In the case of allergic rhinitis, montelukast should be prescribed only when patients are intolerant to other therapies or these therapies have failed.

The FDA advised healthcare providers to ask about a history of mental illness and monitor for emerging neuropsychiatric symptoms. Physicians should also advise patients of possible psychiatric side effects and have them report any disturbances as they arise. 

Although most neuropsychiatric events have occurred during treatment and symptoms often resolved after stopping treatment with montelukast, symptoms persisted in some patients even after discontinuing the drug. 

Naloxone prescription

Naloxone has turned out to be a wonder drug of sorts, and has saved countless lives by reversing respiratory depression caused by opioids. To further decrease risk of death due to opioid overdose, the FDA made three fresh recommendations.

First, for patients prescribed opioids, clinicians should discuss with them the availability of naloxone, as well as consider prescribing this drug to patients at increased risk of opioid overdose. Such patients include those taking benzodiazepines or other central nervous-system depressants, as well as those who have a history of opioid use disorder/previous overdose. Furthermore, naloxone should also be available to patients with associated contacts at risk of accidental overdose, including children or other household members.

Second, for patients prescribed medicines to treat opioid use disorder, such as methadone or buprenorphine, clinicians should discuss the availability of naloxone and strongly consider prescribing it. 

Third, clinicians should consider prescribing naloxone to those with a current or past diagnosis of opioid use disorder, as well as those who have overdosed, even if these patients are no longer taking opioids, methadone, or buprenorphine.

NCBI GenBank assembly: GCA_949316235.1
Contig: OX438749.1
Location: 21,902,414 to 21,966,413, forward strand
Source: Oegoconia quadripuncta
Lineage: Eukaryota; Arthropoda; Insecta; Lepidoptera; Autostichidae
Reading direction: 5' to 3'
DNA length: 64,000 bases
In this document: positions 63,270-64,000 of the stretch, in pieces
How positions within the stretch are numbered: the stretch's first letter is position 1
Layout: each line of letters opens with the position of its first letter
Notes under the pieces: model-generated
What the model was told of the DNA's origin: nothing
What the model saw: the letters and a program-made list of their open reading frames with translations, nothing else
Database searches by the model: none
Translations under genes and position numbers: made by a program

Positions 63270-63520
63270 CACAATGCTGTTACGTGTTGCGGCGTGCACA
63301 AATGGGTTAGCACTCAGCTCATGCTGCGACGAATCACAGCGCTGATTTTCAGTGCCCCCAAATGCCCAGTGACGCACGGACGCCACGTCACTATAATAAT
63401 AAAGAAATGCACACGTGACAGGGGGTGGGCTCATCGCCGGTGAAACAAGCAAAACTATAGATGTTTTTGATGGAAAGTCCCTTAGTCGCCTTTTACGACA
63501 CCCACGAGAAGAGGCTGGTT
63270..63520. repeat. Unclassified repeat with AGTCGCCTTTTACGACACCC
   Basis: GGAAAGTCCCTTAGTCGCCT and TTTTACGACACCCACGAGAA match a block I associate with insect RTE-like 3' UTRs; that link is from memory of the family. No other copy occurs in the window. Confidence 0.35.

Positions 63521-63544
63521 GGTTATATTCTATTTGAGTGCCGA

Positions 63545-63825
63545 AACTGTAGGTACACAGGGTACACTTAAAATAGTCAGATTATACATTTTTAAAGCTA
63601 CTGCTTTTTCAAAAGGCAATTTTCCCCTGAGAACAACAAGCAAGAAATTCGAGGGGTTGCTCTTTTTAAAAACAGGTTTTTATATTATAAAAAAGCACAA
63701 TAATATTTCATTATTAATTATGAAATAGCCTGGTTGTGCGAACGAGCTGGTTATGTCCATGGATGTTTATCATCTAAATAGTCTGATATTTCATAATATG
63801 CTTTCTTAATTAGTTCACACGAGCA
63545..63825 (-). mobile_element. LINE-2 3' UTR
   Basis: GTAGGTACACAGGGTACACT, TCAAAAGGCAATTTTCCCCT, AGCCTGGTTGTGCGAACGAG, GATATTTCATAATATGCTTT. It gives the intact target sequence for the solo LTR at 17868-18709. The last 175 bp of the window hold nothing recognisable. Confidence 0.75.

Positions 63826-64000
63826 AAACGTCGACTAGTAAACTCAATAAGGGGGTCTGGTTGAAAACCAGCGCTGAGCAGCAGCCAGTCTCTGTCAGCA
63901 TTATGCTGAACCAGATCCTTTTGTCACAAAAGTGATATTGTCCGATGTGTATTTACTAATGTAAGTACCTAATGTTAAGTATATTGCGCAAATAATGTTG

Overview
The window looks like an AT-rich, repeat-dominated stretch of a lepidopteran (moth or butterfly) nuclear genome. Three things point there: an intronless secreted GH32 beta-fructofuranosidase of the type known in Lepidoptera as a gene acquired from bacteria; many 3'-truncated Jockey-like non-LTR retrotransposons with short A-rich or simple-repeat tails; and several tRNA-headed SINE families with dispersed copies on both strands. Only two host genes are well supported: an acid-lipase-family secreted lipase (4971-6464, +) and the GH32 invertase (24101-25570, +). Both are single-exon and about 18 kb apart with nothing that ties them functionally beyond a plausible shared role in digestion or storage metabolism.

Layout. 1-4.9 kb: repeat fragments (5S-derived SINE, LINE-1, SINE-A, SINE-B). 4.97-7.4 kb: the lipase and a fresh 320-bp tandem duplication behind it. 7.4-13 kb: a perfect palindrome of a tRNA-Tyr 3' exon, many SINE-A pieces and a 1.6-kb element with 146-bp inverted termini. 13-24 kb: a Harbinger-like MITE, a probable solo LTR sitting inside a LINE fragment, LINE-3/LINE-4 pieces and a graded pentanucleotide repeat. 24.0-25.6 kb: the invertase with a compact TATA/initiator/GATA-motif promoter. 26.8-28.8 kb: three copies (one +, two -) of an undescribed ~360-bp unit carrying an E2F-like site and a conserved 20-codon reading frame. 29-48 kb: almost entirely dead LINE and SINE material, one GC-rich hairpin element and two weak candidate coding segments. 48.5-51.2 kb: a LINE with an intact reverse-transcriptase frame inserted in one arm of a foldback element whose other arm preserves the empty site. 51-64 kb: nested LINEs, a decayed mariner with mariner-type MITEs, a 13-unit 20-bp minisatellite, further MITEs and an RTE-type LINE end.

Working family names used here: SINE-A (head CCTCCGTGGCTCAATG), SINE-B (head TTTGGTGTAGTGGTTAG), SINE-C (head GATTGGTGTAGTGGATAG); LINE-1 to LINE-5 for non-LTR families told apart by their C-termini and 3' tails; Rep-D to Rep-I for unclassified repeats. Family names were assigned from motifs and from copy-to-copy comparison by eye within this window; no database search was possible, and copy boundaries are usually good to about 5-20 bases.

Canagliflozin and amputation

The drug canagliflozin (Invokana) is a sodium-glucose cotransporter-2 (SGLT2) inhibitor, which voids blood sugar via the kidney. In 2017, the FDA required a Boxed Warning for canagliflozin with regard to risk of amputation vs the drug’s benefits. However, after new clinical trial data came to light, the drug proved to decrease the risk of potentially deadly heart-related events, such as heart attack or stroke, in those with type 2 diabetes and heart disease. Furthermore, in those with diabetes and diabetic kidney disease, the drug decreased the risk of end-stage kidney disease, as well as decreasing the risk of heart failure and heart-related death.

“Collectively, “ the FDA stated, “these newly identified effects of canagliflozin on heart and kidney disease show significantly enhanced benefit of this medicine. Safety information from recent clinical trials also suggests that the risk of amputation, while still increased with canagliflozin, is lower than previously described, particularly when appropriately monitored. Based upon these considerations, we have concluded that the Boxed Warning should be removed. The amputation risk with canagliflozin remains and is still described in the Warnings and Precautions section of the prescribing information.”

The FDA emphasized that it’s important for physicians and patients to continue to perform preventative foot care and monitor the legs and feet for new pain, tenderness, sores, ulcers, and infections. “Risk factors that may predispose patients to the need for amputation should be considered when choosing antidiabetic medicines,” the agency advised. 

Duty to report

Because the FDA is continuously appraising the safety of approved drugs, including montelukast canagliflozin, it encourages both clinicians and patients to report any potential adverse effects.